Strain data from the eight femora in which the resurfacing implant was placed in 10° of anteversion provided ninety-two pairwise comparisons of strains before resurfacing and after resurfacing in the anterior-superior neck quadrant, eighty-eight in the posterior-superior quadrant, 123 in the anterior-inferior quadrant, and 133 in the posterior-inferior quadrant. Shear strain decreased significantly (p < 0.001) in the posterior-inferior quadrant (−22%) and increased (p = 0.033) in the anterior-inferior quadrant (13%) after resurfacing (Table II). There was no significant difference in shear strain in the two superior neck quadrants.
10° of Retroversion
Strain data from the eight femora in which the resurfacing implant was placed in 10° of retroversion provided seventy-six pairwise comparisons of strains before resurfacing and after resurfacing in the anterior-superior neck quadrant, seventy-seven in the posterior-superior quadrant, 124 in the anterior-inferior quadrant, and 125 in the posterior-inferior quadrant. Shear strain decreased significantly (p < 0.001) in the anterior-inferior quadrant (−14%). Shear strain increased significantly (p < 0.001) in the posterior-inferior quadrant (22%) after resurfacing (Table II).
Effects of Superior Notching, Anteversion, and Retroversion on Neck Strength
Failure occurred in the neck region of all twenty-four femora. In the group in which necks with and without notching were compared, there were fifteen transcervical fractures (Fig. 5) and one intertrochanteric fracture. The mean peak force before failure was 8754 N for femora without a notched neck and 6915 N for femora with a superior notch, a mean decrease of 21% attributable to the notch (p = 0.008, Table III). No difference in neck-breaking strength was demonstrable between femora in which the resurfacing component was implanted in approximate alignment with the anatomic femoral neck axis and those in which the implant was anteverted or retroverted (p = 0.742 and p = 0.195, respectively; Table III).
This study demonstrates in a cadaver model that implantation of a femoral head resurfacing device with a short femoral stem results in stress-shielding in the femoral neck when the device is aligned with the anatomic femoral neck axis. The data suggest that variations in the position of the implant of 10° of varus alignment, anteversion, or retroversion result in significant changes in the loading pattern of the femoral neck. Most notable from a clinical perspective is the observation that both the anterior-superior and posterior-superior quadrants of the femoral neck had increased surface strain when the component was placed into varus alignment relative to the axis of the neck. Exaggerated malpositioning of >10° from the ideal position was not studied, and the model did not allow an analysis of the effect of incremental changes in component position. Additionally, this study did not determine whether a valgus position may have the opposite effect of a varus position. The findings in this cadaver model reflect the strain pattern that might be present immediately after implantation, and they do not reflect in vivo stress relaxation changes or effects of bone remodeling that might occur later in vivo.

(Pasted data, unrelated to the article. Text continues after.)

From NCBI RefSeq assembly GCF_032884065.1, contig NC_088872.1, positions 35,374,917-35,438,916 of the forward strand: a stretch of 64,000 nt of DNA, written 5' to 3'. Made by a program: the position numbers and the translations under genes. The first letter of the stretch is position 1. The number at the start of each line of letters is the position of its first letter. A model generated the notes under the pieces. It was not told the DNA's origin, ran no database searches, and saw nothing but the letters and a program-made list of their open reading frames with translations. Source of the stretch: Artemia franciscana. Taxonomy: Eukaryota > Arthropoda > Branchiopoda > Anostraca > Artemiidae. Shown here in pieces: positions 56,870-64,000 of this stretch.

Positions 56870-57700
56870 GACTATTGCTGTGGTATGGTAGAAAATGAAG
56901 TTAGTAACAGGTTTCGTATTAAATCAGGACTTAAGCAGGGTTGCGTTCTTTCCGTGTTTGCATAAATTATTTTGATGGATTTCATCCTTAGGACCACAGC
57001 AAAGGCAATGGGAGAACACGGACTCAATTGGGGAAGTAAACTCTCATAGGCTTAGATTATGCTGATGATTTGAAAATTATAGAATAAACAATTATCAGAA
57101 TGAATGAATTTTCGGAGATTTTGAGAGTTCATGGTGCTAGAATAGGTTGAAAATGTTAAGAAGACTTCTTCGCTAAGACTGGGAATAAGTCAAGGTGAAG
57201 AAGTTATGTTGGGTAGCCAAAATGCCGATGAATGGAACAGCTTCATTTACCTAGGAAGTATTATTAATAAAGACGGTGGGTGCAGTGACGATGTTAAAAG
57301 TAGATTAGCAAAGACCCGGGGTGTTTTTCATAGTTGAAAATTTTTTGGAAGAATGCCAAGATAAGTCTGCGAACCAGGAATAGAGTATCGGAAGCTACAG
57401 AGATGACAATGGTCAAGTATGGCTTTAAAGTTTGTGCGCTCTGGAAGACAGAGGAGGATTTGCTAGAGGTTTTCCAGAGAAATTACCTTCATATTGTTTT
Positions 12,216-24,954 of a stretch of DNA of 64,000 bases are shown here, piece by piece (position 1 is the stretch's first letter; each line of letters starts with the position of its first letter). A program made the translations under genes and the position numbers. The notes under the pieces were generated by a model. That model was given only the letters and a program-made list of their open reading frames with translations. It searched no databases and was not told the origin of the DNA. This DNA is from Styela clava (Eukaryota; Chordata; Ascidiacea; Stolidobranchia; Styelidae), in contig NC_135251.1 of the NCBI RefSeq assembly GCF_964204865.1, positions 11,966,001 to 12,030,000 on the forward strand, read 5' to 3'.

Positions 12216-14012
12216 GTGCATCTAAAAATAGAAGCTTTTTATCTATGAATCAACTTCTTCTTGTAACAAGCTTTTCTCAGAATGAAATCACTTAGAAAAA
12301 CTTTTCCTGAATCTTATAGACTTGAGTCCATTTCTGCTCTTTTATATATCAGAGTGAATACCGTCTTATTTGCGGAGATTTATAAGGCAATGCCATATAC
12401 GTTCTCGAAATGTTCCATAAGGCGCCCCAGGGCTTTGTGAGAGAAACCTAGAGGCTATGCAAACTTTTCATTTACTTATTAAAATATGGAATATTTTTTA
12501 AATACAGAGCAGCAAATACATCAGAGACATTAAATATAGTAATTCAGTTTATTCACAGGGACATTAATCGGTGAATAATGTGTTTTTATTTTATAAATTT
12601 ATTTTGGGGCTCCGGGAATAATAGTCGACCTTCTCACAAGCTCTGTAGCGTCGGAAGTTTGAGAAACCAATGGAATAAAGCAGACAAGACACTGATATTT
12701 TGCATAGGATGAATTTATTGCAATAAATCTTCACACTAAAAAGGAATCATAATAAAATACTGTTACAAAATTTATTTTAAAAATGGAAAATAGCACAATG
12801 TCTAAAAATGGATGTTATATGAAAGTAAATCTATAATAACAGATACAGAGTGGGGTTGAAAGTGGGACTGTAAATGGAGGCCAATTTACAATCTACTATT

The effect of a 4-mm notch in the superior aspect of the neck resulted in a significant decrease of 21% in the load to failure of the neck under the described loading conditions. This observation suggests that notching of the superior aspect of the neck contributes to a substantial decrement in the femoral neck strength within the tested loading parameters, supporting the clinical observation that notching can be associated with femoral neck fracture after hip resurfacing. We acknowledge that the factors contributing to neck fracture after resurfacing are probably multiple, including bone quality, patient activity, disruption of the extraosseous blood supply, failure to adequately seat the femoral resurfacing implant, inadvertent neck notching, and implant malpositioning. Given that neck fracture has been clinically associated with varus positioning of the resurfacing implant8,10-12 and notching of the cortex in the superior aspect of the neck during reaming8,9,11,12, the data serve to provide some quantitative assessment of how a notch might by itself decrease the resistance to a femoral neck fracture.